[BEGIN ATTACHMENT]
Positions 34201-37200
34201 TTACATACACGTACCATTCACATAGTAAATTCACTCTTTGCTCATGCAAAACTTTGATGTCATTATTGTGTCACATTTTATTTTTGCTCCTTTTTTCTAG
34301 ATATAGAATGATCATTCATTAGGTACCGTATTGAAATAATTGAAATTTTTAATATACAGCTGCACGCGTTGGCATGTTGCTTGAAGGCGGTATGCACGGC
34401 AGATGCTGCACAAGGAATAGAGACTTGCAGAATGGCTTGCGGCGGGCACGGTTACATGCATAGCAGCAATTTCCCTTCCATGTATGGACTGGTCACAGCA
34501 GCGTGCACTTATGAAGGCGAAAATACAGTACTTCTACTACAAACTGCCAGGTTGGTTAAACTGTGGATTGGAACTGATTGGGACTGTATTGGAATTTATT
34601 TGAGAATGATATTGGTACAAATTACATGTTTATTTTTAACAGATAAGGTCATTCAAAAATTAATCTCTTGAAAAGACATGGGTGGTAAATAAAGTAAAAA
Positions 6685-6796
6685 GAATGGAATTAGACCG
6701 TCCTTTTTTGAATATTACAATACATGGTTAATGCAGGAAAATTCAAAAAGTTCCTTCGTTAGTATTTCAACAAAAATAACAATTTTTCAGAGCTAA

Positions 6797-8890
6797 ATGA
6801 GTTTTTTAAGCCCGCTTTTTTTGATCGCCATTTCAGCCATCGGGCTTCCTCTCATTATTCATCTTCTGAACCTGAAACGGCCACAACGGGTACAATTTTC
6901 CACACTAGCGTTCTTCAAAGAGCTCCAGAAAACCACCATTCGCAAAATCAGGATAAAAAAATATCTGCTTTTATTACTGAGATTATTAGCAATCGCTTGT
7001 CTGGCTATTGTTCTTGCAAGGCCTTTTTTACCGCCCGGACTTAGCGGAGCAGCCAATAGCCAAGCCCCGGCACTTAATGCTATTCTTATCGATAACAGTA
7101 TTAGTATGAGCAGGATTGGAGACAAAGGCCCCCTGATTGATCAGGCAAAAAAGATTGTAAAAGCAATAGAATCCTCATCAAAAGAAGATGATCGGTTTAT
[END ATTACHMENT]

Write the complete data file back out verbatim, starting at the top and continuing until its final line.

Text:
Positions 34201-37200
34201 TTACATACACGTACCATTCACATAGTAAATTCACTCTTTGCTCATGCAAAACTTTGATGTCATTATTGTGTCACATTTTATTTTTGCTCCTTTTTTCTAG
34301 ATATAGAATGATCATTCATTAGGTACCGTATTGAAATAATTGAAATTTTTAATATACAGCTGCACGCGTTGGCATGTTGCTTGAAGGCGGTATGCACGGC
34401 AGATGCTGCACAAGGAATAGAGACTTGCAGAATGGCTTGCGGCGGGCACGGTTACATGCATAGCAGCAATTTCCCTTCCATGTATGGACTGGTCACAGCA
34501 GCGTGCACTTATGAAGGCGAAAATACAGTACTTCTACTACAAACTGCCAGGTTGGTTAAACTGTGGATTGGAACTGATTGGGACTGTATTGGAATTTATT
34601 TGAGAATGATATTGGTACAAATTACATGTTTATTTTTAACAGATAAGGTCATTCAAAAATTAATCTCTTGAAAAGACATGGGTGGTAAATAAAGTAAAAA
Positions 6685-6796
6685 GAATGGAATTAGACCG
6701 TCCTTTTTTGAATATTACAATACATGGTTAATGCAGGAAAATTCAAAAAGTTCCTTCGTTAGTATTTCAACAAAAATAACAATTTTTCAGAGCTAA

Positions 6797-8890
6797 ATGA
6801 GTTTTTTAAGCCCGCTTTTTTTGATCGCCATTTCAGCCATCGGGCTTCCTCTCATTATTCATCTTCTGAACCTGAAACGGCCACAACGGGTACAATTTTC
6901 CACACTAGCGTTCTTCAAAGAGCTCCAGAAAACCACCATTCGCAAAATCAGGATAAAAAAATATCTGCTTTTATTACTGAGATTATTAGCAATCGCTTGT
7001 CTGGCTATTGTTCTTGCAAGGCCTTTTTTACCGCCCGGACTTAGCGGAGCAGCCAATAGCCAAGCCCCGGCACTTAATGCTATTCTTATCGATAACAGTA
7101 TTAGTATGAGCAGGATTGGAGACAAAGGCCCCCTGATTGATCAGGCAAAAAAGATTGTAAAAGCAATAGAATCCTCATCAAAAGAAGATGATCGGTTTAT